Best Basque Burnt Cheesecakes in Melbourne

Updated September 23rd, 2021


Lasagne is Australia’s national crisis dish, sourdough is our ride-or-die isolation bread (although Japanese shokupan is nipping at its heels) and babka is our perfect lockdown dessert.

But Basque burnt cheesecake – all caramelised and glossy on the outside, wobbly and custardy on the inside – is the breakout cake. For the uninitiated, it’s less sweet than its North American relative, the New York cheesecake, and also lacks a biscuit-y base. That makes it dangerous in the best possible way: it’s easy to hoover up one of these things in no time at all. Here are our favourites.

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  • This one is a bestseller. Don’t take your chances hoping there’ll be one in-store – pre-order online and pick up at Morning Market in Fitzroy or Prahran to avoid cheesecake heartbreak.

  • Also in Prahran: this very fine take on the cheesecake. It comes in small ($25) and large ($60) – but we recommend large. It's better to have too much Basque cheesecake than not enough.

  • It was never going to be long before serial reinventor Darren Purchese, one of the city’s most famous pastry chefs, put his stamp on the Basque cheesecake. Available online Tuesday to Sunday, his $60 version includes a layer of tangy lemon curd baked through the middle.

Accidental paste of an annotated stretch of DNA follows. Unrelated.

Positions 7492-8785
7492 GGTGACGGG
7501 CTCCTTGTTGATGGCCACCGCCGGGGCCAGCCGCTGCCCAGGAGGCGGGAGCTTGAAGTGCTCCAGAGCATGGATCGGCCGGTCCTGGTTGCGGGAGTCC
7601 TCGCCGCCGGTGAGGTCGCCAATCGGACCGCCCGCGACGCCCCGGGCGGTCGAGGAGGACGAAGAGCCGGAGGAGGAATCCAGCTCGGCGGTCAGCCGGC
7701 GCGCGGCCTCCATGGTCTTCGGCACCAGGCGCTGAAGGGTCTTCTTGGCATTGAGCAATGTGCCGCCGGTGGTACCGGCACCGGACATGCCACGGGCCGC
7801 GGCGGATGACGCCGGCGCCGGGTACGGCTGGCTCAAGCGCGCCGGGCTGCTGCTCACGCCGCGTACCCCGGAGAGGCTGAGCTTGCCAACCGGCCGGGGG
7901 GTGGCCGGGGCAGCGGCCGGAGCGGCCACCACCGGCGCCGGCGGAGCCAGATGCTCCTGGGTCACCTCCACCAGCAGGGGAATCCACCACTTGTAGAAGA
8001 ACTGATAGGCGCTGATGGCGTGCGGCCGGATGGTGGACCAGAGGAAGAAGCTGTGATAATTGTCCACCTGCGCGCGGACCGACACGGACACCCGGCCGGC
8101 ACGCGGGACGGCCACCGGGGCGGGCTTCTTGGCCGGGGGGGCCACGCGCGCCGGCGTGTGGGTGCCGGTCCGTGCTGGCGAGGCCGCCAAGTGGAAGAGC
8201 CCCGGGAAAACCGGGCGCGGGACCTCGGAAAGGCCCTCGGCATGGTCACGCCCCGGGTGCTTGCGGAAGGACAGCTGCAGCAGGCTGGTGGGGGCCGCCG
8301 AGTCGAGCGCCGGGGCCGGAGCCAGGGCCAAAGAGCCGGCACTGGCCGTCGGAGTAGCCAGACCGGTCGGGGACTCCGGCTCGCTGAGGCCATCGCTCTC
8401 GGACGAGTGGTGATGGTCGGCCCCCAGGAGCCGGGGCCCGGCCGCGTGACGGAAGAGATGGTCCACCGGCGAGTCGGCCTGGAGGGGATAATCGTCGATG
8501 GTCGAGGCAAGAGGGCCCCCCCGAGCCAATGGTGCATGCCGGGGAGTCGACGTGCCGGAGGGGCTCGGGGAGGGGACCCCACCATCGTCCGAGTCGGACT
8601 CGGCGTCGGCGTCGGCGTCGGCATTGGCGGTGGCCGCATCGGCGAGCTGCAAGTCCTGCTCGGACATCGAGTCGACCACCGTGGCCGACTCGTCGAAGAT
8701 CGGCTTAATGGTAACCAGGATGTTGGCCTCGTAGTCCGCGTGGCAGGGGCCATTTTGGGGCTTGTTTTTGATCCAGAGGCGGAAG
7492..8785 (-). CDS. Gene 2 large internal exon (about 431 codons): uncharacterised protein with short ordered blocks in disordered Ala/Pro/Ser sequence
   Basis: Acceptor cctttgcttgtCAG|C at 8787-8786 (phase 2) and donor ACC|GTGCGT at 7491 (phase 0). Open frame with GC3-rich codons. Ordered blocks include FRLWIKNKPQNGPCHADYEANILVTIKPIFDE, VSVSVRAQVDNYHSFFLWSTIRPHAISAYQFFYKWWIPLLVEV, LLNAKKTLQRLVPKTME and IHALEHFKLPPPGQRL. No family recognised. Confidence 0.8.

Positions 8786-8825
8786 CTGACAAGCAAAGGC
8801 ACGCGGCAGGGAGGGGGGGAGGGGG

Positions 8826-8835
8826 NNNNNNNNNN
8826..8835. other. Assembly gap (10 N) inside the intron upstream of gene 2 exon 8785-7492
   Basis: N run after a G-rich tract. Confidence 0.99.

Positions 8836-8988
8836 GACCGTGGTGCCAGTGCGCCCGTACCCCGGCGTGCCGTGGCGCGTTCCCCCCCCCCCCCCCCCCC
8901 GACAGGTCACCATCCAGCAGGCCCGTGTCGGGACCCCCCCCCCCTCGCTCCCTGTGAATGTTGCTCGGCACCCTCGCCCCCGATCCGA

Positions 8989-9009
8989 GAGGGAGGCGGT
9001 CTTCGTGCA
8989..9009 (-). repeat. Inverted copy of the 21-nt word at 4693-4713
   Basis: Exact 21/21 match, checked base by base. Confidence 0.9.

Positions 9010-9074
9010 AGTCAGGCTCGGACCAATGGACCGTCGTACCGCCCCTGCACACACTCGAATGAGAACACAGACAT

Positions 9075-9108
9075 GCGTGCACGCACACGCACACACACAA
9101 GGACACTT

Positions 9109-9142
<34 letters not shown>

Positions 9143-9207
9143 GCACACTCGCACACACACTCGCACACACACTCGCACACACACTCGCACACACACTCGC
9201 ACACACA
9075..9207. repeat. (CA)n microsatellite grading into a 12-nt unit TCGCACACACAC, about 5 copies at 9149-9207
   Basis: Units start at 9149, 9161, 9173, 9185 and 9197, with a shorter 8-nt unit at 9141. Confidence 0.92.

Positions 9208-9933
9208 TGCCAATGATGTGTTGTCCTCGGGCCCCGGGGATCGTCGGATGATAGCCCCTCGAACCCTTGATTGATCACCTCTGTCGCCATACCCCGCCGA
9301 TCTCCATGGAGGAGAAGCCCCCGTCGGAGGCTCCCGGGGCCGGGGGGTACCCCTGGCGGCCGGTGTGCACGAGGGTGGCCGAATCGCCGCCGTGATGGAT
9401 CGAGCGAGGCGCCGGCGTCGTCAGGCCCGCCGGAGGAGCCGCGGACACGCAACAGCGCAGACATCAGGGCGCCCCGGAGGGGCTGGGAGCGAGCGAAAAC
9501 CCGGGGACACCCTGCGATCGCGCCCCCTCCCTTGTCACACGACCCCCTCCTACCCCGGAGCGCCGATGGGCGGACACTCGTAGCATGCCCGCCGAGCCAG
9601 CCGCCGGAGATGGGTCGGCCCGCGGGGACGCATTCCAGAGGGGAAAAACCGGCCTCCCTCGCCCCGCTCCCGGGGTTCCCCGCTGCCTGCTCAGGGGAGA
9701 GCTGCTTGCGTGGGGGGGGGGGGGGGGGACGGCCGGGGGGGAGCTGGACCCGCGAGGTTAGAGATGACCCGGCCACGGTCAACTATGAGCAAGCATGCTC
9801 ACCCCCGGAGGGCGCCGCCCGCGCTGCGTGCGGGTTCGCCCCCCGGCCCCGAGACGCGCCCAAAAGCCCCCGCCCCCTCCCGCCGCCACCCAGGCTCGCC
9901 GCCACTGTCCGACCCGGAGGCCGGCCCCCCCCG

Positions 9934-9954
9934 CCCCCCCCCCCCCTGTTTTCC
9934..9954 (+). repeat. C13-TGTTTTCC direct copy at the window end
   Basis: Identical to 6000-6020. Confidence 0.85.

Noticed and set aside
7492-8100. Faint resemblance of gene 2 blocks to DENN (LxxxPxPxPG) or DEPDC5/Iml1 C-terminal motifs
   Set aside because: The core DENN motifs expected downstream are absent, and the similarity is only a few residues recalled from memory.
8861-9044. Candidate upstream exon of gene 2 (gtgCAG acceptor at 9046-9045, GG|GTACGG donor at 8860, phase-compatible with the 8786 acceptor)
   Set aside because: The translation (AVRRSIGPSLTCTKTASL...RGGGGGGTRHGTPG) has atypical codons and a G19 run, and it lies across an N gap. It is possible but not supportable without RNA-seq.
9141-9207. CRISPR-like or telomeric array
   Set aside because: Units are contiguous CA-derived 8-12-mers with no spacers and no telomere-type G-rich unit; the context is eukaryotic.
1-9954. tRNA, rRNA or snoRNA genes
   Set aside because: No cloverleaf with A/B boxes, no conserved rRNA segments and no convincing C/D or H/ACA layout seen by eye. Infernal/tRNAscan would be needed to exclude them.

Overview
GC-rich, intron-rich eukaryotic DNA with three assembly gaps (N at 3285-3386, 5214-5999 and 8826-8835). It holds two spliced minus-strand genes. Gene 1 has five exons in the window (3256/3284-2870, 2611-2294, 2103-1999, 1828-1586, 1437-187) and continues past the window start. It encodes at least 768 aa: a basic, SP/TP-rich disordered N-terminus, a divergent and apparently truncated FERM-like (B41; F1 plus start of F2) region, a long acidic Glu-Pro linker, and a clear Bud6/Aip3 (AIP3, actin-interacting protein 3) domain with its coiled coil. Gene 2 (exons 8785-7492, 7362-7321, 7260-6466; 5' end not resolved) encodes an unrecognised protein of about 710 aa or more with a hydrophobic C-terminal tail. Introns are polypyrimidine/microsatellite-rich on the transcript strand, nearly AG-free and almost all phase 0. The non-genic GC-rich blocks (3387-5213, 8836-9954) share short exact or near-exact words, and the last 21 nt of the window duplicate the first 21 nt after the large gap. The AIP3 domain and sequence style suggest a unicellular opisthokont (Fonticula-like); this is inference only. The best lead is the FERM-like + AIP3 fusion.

• Of course Melbourne’s best restaurant is in on the takeaway Basque cheesecake game. This one is made with three types of cream: mascarpone, pouring and cream cheese. It’s also one of the largest cheesecakes in this guide, dividing into eight generous slices.

  • Down the street from Morning Market Fitzroy, Calere sells caramelised pineapple Basque burnt cheesecakes. In Taiwan, caramelised pineapple cakes are often given as gifts for engagements, promotions and other special occasions. Those flavours are here added to the Basque cheesecake – and the result is worth celebrating. The original’s also on offer, for those who prefer the classic.

  • Sebastian's Basque burnt cheesecake is a total doozy. And, being a Basque diner, it has a good claim to having started – or at least heavily contributed to – Melbourne's current obsession with this sub-genre of cheesecake. Order one online or find a local stockist here, including Toscano’s and Scicluna’s in the eastern and southeastern suburbs.

  • Throughout lockdown Akira Toyama has been baking cheesecakes at Papirica under the name Only Cheesecake. Her signature is a miso and sesame number, but she also makes an excellent Basque cheesecake, which is available by the slice at Papirica or Mile End.

  • Even though it’s typically associated with Spain, the Basque region actually stretches into the south-western tip of France. So a classic French restaurant doing a riff on this cheesecake isn’t as strange as it seems. And at $50, this big one is great value.

  • This South Melbourne Market fixture bakes its own fantastic – and frankly adorable – Basque burnt cheesecakes. Stop by next time you're getting your groceries and check the cabinet to see if they're there.

  • It’s almost perpetually unavailable and when it is, you can only find it on a Friday, but darn it if this isn’t a cheesecake worth holding out for. Refresh this page in hope of a restock.